The type of delegations, reason for the visits, categorisation, organisation, how the visit is hosted, how many cities they visit and other details are different from each other, the reply explained.
 
Under such conditions, the expenses incurred by the government on each such visit varies and giving out such sensitive information could adversely affect India's bilateral relations with other countries.
 
Reacting to the MEA's denial, Galgali questioned the government's motive behind not revealing the expenses on such VVIP visits.
 
"The Modi government revels in claiming transparency in governance... But it is trying to conceal the huge expenses, raising the bogey of sensitivity and confidentiality. It is a matter of debate how revealing such information can hamper India's foreign relations," Galgali told IANS.
 
He stressed on the need for the government to inform the people of the country on all such expenses incurred from public money, collected by way of taxes from the hard earned income of the masses.

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COMMENTS

Yogesh Tiwari

2 years ago

I feel the reason given by the MEA is correct in this case. Obviously such information once out will make people feel important or less important based on the amount the Indian government spent on them. This would create a diplomatic gridlock, where every visiting dignitary would want higher treatment.

How to counter side effects of antibiotics

As a result of the intake of antibiotics, yeasts grow unchecked into large colonies, causing a condition called dysbiosis. These weaken your immune system

 
There are times when it becomes unavoidable to take antibiotics. While these may cure you of your diseases, they leave you with nasty side effects like bloating, belching, gas, constipation and diarrhea.
 
As the very name antibiotics suggests, it kills bacteria. Unfortunately, it also kills friendly bacteria which are so very valuable for your health.
 
Full one to two kg of friendly bacteria and yeast are present in your intestines. The friendly bacteria not only aid in digestion but also lend a helping hand in manufacturing B vitamins.
 
Not only that, these keep the omnipresent yeast at bay, thus fighting infection.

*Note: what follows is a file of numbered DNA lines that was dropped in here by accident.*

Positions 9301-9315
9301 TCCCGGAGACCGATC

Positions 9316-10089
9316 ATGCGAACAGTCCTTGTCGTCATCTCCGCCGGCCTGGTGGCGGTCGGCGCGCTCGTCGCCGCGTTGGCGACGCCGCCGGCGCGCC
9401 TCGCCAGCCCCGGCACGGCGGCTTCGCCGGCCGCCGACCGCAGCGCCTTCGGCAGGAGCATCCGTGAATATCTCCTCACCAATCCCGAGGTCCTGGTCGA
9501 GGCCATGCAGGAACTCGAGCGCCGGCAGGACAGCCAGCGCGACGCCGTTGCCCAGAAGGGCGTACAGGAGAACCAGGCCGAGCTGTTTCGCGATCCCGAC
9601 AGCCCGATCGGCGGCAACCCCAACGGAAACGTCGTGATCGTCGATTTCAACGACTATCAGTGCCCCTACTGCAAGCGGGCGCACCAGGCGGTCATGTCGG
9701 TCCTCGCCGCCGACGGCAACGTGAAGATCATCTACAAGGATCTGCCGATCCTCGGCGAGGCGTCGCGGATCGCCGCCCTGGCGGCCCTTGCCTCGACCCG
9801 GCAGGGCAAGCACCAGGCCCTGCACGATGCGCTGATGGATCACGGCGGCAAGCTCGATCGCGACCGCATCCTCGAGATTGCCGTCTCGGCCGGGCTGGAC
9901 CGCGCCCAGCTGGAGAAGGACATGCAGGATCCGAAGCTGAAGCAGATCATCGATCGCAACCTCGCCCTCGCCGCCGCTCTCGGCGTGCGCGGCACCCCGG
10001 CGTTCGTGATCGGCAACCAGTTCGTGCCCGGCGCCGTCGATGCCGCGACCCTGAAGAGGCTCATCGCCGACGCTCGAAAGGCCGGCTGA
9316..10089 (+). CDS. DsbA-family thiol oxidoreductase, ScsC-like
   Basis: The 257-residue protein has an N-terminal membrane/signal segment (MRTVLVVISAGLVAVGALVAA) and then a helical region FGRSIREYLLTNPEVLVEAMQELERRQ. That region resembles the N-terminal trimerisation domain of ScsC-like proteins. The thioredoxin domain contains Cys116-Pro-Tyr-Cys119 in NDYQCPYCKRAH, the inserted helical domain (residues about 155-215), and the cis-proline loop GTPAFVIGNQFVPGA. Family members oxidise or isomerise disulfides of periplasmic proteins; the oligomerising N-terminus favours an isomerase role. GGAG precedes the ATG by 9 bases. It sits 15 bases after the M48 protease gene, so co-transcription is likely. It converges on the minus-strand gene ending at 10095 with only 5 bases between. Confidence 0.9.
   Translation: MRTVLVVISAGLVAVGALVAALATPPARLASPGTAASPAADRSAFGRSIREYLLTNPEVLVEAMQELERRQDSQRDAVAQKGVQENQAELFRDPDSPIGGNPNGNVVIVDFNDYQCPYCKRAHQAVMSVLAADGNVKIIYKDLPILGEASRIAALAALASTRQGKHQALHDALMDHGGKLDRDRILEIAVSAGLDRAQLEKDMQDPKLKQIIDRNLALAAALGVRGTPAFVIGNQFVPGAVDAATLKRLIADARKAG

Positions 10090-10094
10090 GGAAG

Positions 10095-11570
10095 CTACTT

As a result of the intake of antibiotics, yeasts grow unchecked into large colonies, causing a condition called dysbiosis. These weaken your immune system.
 
Here are a few simple steps which can ease the situation considerably.
 
The first line of defence is cut out factors which forced you to take antibiotics in the first place.
 
Quit smoking and drinking. Dump all soda. Put aside those chocolates, sugary and starchy foods. Also out are dairy products, fatty and spicy foods, tea and coffee. Increase water intake.
 
Don't guzzle orange juice. Vitamin C is better obtained from oranges. Taking it through juices will only supply you excess sugar, which will rather worsen your condition.
 
Start taking probiotics in the shape of yoghurt on a regular basis, whenever you have a course of antibiotics. Probiotics must be continued long after the course has completed. Even otherwise, it is a good idea to make probiotics a regular part of your diet.
 
Fermented foods like pickles, pickled turnips and carrots contain natural probiotics. That earthy Kanji that your grandmother used to make will be perfect during your post-antibiotic days.
 
Eat light, easily digestible food because your digestion will be in bad shape for several months after taking those tiny pills.
 
Boil five mint leaves, an inch of ginger and about half a teaspoon of Ajwain (carom seeds or bishop's weed) in a glass of water till the water is reduced to half. Drink half a glass thrice a day.
 
Light exercise is equally important. What matters is regularity.
 
Another wonderful remedy in your kitchen is garlic. Allicin present in it gets rid of the antibiotics in the body.
 
Vitamins A, C, E, zinc and selenium are a great help. Aloe vera juice protects intestinal lining.
 
Make sure that you don't get constipated. Psyllium husk and flax seed will not only aid in bowel movement but will also relieve diarrhea by absorbing excess water.
 
Antibacterial oregano oil taken thrice a day provides considerable help.

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COMMENTS

Sudharshan Katipally

2 years ago

very informative, thanks.

Mohd.Tahir Sayed

2 years ago

Thanx for this wonderful information .
TAHIR SAYED

Mohd.Tahir Sayed

2 years ago

Thanx for this wonderful information .
TAHIR SAYED

Mohd.Tahir Sayed

2 years ago

Thanx for this wonderful information .
TAHIR SAYED

B. Yerram Raju

2 years ago

Very useful information for protecting oneself from excessive use of antibiotics.

Devang Doshi

2 years ago

Amazing topic. Keep writing on health related topics. You should also make it a seperate tab on website.

Awadhesh Vaish

2 years ago

great info